Now, however, HHS is punting. I called the White House last week for comment on their policy, and two days later received a call back from someone at HHS who’d been asked by White House staff to call me.  I was told by the HHS spokesperson that no decision had been made on when to finalize the policy and that technically the department could take until next summer to decide since the final rule does not go into effect until August.  When I asked what more, on top of the weight of evidence already made public, was left to consider, I was told that the department was hearing from “all stakeholders.”  Apparently, HHS considers the USCCB, the Family Research Council, Focus on the Family and other religious right organizations to be a stakeholders of your womb, because they are weighing heavily on this decision.

My question to you is this: How far do we allow an Administration to go on simply trading away the basic health and economic needs of millions of women before we call this a political foul?

_____________________________________

These groups urge you to take action:

Catholics for Choice

National Women’s Law Center

Physicians for Reproductive Choice and Health

Feminist Majority Foundation

Emily’s List

Planned Parenthood Federation of America

NARAL Pro-Choice America

Physicians for Reproductive Choice and Health

_____________________________

Follow Jodi Jacobson on Twitter: @jljacobson

News Contraception

Obama and the Bishops: Is the White House Caving on Birth Control Coverage?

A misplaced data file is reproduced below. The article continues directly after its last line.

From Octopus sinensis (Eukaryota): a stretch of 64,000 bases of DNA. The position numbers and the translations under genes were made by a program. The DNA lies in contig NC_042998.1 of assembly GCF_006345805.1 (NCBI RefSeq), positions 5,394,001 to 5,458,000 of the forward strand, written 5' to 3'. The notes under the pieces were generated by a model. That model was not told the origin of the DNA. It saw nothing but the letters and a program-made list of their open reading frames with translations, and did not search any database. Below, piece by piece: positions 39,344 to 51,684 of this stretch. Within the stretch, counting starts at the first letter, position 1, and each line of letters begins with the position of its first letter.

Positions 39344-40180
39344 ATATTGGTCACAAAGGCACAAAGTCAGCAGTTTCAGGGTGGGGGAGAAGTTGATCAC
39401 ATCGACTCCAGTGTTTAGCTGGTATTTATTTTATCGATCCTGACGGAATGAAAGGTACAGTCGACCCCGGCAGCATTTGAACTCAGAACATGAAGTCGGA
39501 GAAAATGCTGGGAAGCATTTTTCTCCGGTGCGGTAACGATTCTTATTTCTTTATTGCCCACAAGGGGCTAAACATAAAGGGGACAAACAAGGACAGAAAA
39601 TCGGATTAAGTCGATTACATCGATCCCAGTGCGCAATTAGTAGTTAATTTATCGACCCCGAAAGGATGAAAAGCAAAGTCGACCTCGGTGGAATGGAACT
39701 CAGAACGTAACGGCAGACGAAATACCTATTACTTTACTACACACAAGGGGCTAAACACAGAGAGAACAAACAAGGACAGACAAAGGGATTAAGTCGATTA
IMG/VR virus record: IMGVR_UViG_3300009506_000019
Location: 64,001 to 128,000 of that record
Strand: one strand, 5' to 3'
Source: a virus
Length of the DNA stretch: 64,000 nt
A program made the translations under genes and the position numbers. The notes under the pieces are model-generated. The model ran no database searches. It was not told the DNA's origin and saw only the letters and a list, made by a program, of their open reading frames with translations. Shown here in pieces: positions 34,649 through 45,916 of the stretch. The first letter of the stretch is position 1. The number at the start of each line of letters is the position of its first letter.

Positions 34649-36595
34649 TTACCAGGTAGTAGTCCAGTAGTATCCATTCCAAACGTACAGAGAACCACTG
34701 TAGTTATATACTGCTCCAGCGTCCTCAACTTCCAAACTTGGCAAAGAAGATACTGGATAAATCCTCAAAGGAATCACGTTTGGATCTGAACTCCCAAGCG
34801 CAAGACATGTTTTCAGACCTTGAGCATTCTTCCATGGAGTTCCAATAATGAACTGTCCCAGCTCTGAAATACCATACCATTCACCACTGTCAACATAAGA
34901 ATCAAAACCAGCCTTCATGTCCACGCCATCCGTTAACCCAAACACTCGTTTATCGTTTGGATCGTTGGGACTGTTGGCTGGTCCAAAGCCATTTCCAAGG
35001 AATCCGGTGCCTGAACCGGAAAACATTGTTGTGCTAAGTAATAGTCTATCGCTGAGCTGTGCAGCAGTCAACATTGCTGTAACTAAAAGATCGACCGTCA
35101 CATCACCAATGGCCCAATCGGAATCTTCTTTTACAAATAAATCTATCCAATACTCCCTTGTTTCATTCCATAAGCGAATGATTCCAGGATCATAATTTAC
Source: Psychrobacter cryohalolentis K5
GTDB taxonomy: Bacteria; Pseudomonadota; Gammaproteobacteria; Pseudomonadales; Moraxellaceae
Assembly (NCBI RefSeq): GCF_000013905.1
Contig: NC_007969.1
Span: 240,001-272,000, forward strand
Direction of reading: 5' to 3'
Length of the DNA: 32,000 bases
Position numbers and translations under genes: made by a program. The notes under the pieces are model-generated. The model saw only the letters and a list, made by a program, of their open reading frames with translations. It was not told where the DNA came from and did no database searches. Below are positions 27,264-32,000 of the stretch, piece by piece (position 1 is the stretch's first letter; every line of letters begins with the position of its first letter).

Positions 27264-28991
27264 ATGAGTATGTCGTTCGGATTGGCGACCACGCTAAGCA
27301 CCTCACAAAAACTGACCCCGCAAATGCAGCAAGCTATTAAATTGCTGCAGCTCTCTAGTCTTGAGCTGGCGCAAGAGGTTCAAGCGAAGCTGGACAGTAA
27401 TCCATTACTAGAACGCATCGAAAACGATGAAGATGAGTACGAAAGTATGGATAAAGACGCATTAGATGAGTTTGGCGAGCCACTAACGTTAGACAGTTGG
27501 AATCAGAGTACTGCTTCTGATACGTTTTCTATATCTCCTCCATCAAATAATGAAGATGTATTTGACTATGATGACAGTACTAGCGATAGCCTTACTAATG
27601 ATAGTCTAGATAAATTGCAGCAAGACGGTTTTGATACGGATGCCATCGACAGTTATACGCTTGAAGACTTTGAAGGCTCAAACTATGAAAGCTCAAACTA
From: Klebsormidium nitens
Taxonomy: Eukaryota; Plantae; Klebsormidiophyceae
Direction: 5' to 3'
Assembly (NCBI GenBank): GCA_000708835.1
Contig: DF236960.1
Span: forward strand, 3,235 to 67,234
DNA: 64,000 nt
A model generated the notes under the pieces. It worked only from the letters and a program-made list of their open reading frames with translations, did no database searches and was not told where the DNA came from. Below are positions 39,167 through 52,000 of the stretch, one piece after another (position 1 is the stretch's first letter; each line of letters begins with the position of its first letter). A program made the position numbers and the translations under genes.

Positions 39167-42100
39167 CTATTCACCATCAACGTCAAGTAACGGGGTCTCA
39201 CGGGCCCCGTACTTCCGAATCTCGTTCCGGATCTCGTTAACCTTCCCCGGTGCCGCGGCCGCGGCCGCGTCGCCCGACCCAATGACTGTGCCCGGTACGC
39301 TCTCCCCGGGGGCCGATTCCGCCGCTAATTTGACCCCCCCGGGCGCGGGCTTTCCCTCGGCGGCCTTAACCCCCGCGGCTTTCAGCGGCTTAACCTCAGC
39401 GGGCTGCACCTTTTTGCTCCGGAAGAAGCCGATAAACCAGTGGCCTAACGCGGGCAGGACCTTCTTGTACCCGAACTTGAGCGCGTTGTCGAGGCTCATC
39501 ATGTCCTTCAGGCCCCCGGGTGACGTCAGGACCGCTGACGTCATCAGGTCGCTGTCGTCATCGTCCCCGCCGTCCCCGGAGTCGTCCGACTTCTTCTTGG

Jodi Jacobson

The Bishops are lobbying hard for the Obama Administration to effectively excuse any and all "religious" entities from covering contraceptives without a co-pay. Last week Archbishop Dolan paid a private visit to President Obama and word on the street is that the White House may cave. This would be a grave mistake.

See all our coverage of the Birth Control Mandate 2011 here

This week, the United States Conference of Catholic Bishops (USCCB) threw itself a pity party in Baltimore. According to the bishops, their “religious liberty” is threatened unless they are able to ensure that every single person in the United States (well, actually the world) is made to follow Catholic canon law to the letter. According to the New York Times, the bishops are “recasting their opposition” to same-sex marriage, birth control, and other fundamental aspects of public health and human rights, because they view both government and culture as infringing on the church’s rights.